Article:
E-commerce group JD.com Inc beat quarterly revenue estimates as more people shopped on its platform following the Covid-19 confinements in China, but its CEO was cautious about the outlook due to logistical disruptions and slowing consumer spending.
The resurgence of Covid-19 in the world’s second-largest economy in March and the tight closures it has since taken to curb its spread, including in its most populous city, Shanghai, have heavily disrupted normal life and business activity.
JD.com CEO Xu Lei told analysts on a call following Tuesday’s results that the situation was very different from what China has experienced in the past two years, when outbreaks were confined to smaller areas of the country and boosted online shopping.
This time, the spread of infections to major centers such as Beijing, Shanghai, Guangzhou and Shenzhen, and shutdowns, are affecting both online and offline commerce.
«In April, the order cancellation rate was significantly higher than last year due to logistical problems. May saw an improvement, but it is still higher than last year,» he said.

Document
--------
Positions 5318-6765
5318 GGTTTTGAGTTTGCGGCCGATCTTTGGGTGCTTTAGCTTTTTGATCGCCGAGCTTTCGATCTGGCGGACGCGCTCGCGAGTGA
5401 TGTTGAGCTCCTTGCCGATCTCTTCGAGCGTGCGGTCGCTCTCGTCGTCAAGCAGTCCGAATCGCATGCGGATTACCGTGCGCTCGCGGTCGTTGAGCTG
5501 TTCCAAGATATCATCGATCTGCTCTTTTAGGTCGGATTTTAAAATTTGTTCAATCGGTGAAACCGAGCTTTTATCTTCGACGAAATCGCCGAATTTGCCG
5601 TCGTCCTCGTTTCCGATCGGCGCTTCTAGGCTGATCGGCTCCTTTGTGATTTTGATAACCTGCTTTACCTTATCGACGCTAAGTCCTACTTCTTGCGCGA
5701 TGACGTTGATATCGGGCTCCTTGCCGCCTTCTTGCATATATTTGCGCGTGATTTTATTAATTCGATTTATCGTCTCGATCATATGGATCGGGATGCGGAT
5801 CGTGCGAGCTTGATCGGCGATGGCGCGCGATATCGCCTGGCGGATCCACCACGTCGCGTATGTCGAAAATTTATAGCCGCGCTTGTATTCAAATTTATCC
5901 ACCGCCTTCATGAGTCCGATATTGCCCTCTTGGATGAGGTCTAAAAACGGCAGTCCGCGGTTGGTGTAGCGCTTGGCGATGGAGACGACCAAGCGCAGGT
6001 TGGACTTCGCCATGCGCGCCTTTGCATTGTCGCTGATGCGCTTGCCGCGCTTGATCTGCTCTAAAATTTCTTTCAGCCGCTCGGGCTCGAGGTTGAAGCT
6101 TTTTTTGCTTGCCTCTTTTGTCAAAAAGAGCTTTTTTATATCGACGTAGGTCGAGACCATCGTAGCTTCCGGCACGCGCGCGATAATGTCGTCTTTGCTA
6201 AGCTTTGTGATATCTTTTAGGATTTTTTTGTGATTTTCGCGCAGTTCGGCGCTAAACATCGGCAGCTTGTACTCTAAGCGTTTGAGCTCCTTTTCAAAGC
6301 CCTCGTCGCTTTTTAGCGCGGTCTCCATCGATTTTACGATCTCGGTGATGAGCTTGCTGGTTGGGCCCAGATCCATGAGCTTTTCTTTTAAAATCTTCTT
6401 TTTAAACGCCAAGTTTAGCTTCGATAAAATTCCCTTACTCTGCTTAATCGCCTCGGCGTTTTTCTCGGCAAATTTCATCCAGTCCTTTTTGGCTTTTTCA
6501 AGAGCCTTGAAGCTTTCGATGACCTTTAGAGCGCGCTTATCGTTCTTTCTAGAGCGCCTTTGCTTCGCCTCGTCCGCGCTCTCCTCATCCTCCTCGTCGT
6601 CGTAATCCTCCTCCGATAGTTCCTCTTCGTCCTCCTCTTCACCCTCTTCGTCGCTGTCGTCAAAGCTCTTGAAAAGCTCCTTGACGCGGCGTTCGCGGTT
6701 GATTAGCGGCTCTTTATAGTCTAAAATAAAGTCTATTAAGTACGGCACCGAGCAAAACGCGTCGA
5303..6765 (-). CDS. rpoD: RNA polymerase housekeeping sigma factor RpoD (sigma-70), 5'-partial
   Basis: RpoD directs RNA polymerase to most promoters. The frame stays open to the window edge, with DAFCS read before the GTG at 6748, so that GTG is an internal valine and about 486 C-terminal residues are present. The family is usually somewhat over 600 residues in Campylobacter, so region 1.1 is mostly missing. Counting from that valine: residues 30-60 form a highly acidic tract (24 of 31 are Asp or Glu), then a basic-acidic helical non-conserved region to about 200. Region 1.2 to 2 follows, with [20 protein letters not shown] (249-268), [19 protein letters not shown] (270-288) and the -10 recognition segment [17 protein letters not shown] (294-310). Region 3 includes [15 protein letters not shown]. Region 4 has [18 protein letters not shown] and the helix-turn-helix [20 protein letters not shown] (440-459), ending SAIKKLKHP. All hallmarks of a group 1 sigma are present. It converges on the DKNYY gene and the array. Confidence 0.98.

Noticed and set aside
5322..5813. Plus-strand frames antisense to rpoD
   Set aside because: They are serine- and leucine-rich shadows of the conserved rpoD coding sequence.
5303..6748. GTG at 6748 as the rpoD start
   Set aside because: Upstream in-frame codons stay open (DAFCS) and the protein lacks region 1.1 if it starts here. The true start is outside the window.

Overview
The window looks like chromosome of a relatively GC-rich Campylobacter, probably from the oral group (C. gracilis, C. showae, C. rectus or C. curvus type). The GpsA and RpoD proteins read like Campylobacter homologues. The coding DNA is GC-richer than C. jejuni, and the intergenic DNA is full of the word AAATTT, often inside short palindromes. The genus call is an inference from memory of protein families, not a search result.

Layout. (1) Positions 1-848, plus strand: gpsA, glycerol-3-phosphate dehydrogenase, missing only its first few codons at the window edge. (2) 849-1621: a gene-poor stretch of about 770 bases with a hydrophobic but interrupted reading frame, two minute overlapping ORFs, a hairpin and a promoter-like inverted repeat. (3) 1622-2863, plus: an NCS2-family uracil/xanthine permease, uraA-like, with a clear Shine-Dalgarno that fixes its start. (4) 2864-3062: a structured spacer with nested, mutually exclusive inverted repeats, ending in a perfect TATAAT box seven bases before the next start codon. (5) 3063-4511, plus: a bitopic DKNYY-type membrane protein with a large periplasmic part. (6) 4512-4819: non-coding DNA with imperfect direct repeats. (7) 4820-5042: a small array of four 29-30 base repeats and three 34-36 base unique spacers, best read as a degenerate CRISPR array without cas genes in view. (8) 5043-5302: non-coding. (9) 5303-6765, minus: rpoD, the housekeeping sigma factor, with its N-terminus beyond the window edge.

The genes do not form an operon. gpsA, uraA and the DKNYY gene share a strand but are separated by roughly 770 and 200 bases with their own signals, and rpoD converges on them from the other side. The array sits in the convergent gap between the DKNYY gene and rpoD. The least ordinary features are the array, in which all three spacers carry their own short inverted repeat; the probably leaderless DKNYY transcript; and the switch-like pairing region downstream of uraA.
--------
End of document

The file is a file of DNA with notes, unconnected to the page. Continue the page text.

«Consumers are facing a loss of income and confidence, and consumption in general is weak,» Xu added.
Shares of the Chinese company initially rose as much as 9 percent in pre-market trading, but were flat at the market open and after Xu’s comments.
Nomura analysts estimated in mid-April that 45 cities in China, accounting for 40% of its GDP, were undergoing full or partial shutdowns.
Shanghai’s confinement has been especially tight, with residents unable to buy much more than daily necessities due to logistical bottlenecks and a shortage of couriers. The capital, Beijing, has also tightened restrictions in its attempt to prevent an outbreak.
Underscoring the impact of these measures, China’s retail sales fell 11.1% last month, in their biggest contraction since March 2020.
Still, investor sentiment toward JD.com and its peers was buoyed Tuesday by comments from Chinese Vice Premier Liu He at a meeting with tech executives, which stoked hopes that the sector’s long-running regulatory crackdown is easing.
Shares of U.S.-listed Chinese companies rose after Liu said the government supported the sector’s development and the public listing of technology companies.
E-commerce rival Alibaba Group also rose 7% and Pinduoduo was up more than 8% before the market opened.
JD.com posted revenue of 239.66 billion yuan ($35.6 billion or 33.893 billion euros) in the quarter ended March 31, versus Wall Street analysts’ estimates of 236.66 billion yuan, according to IBES data from Refinitiv.
Excluding items, JD.com posted a profit of 2.53 yuan per American depositary share (ADS), versus analysts’ expectations of 1.62 yuan.
Net loss attributable to ordinary shareholders stood at 2.99 billion yuan, compared with a profit of 3.62 billion yuan a year earlier.